How many Freudians does it take to change a light bulb? Two. One to change the bulb, and one to hold the penis … I mean ladder! Although Sigmund Freud isn’t exactly famous for his sense of humor, he actually liked jokes in fact, he wrote a book about them, Jokes and Their Relation to the Unconscious. But he probably wouldn’t have liked that one. Freudian psychoanalysis was one of the great innovations of the 20th century, and only 50 years ago, it was a mainstay of mental-health care. But since then it has gone from a medical and cultural institution to the punch line of a mildly dirty joke told by psychiatry residents. The members of the American Psychoanalytic Association today treat fewer than 5,000 patients in the U.S. How did the treatment Freud called the “talking cure” fall from grace? And now that it has fallen, can it get up again?
For almost a century, Freud’s followers have treated his techniques like Holy Scripture. Now they are being forced to update his theories to compete with new drugs and new therapies, even if it means using methods that would have been unthinkable to their patriarch. At the same time, post-Freudian psychotherapists are figuring out that the old master still has something to offer the science of mental health: an understanding of the human mind and its many malfunctions that’s richer, fuller and more exciting than anything invented since.
In their time the early decades of the 20th century Freud’s ideas radically and irrevocably changed the way we think about who we are. He both explained the human mind and made it more mysterious. One of Freud’s key insights was to divide the mind into the conscious and the unconscious: he showed us that beneath the surface banality of everyday thoughts and gestures lurk subterranean caverns of forbidden longings that reach all the way back to our earliest childhood memories. Freud’s therapeutic technique, psychoanalysis, was an intellectual exploration of those depths, where patients could confront their deepest, darkest desires. If they recognized and overcame those repressed desires, the theory went, they could return to the surface with a calmer, healthier mind.
By the 1920s, psychoanalysis had become wildly popular in America (a country Freud visited only once and hated). Jazz age sophisticates held “Freuding” parties at which they told one another their dreams. Samuel Goldwyn, the movie-studio magnate, offered Freud $100,000 to write a love story that Goldwyn could turn into a motion picture. (He was rebuffed.) But Freud died in 1939, and the golden age of psychoanalysis lasted only until the 1950s. By then competing psychotherapeutic theories and approaches had begun to spring up, among them ego psychology, self-psychology, the object-relations school, interpersonal therapy and existential therapy. All revised Freud, and some rejected him outright.
Cognitive therapy is one of the most virulently anti-Freudian strains of post-Freudian therapy, and it has become one of the dominant approaches to therapy today. It was pioneered in the early 1960s by the psychiatrist Aaron Beck, who was trained as a Freudian but in classic Oedipal fashion rebelled against his master. Beck dismissed Freud’s ideas about the subconscious as so much scientifically unverifiable cigar smoke. In their place he crafted a quick, pragmatic therapeutic approach that dispensed with abstract theories and focused on results. Cognitive therapy attacks such symptoms as anxiety and depression by “coaching” patients on how to think about their lives more clearly.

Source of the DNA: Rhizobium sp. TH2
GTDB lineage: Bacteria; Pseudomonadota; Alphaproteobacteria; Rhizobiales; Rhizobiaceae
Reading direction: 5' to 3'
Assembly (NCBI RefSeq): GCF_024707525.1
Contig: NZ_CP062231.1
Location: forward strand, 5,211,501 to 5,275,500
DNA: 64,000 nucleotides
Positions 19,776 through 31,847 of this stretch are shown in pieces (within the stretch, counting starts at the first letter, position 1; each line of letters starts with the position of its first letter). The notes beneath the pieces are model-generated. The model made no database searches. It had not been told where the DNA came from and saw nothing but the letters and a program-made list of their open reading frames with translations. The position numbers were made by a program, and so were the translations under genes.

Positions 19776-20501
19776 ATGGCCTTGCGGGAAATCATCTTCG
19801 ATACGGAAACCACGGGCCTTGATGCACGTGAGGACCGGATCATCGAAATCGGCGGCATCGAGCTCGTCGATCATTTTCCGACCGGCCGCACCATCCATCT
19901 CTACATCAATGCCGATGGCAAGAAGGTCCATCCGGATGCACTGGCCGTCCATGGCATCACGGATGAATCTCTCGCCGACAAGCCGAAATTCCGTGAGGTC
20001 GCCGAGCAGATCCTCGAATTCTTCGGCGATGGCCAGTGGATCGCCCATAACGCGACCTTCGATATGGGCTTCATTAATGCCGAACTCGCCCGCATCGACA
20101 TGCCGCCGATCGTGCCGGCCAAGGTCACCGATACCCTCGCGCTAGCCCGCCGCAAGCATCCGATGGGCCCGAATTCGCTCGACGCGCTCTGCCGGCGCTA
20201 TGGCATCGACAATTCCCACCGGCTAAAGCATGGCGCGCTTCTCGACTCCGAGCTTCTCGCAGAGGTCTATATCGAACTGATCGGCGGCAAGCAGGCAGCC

Not only did Beck reject Freud’s idea of the unconscious self, but he also abandoned the formal reserve of the classic Freudian analyst. Freud believed the analyst should be as neutral and silent as possible. That way, Freud theorized, the patient can project personalities from his or her past onto the analyst and relive past conflicts right there on the couch. Freud called this process “transference.” Beck and his followers aren’t interested in transference. Instead cognitive therapists talk back to their patients, pointing out their misconceptions and advising them on how to see their lives more clearly.
Cognitive therapy is everything psychoanalysis isn’t: simple, quick, practical, goal oriented. “There’s this mystique about psychoanalysis,” says Judith Beck, daughter of Aaron and herself a leading cognitive therapist. “Psychoanalysis is esoteric and creative and interesting, and the psychoanalyst holds himself up as the expert who interprets what the patient is saying and has all the answers. It’s kind of the opposite in cognitive therapy.” Cognitive therapists tend to follow the same basic script for each session, so the treatment is remarkably standardized. It’s also remarkably effective; research shows that when it comes to treating depression, cognitive therapy works as well as drugs like Prozac. And though it’s not quite as quick as antidepressants, the results last longer after treatment stops. One study published in the New England Journal of Medicine found that, used together, cognitive therapy and antidepressants can help 85% of patients suffering from chronic major depression.
Written by Lev Grossman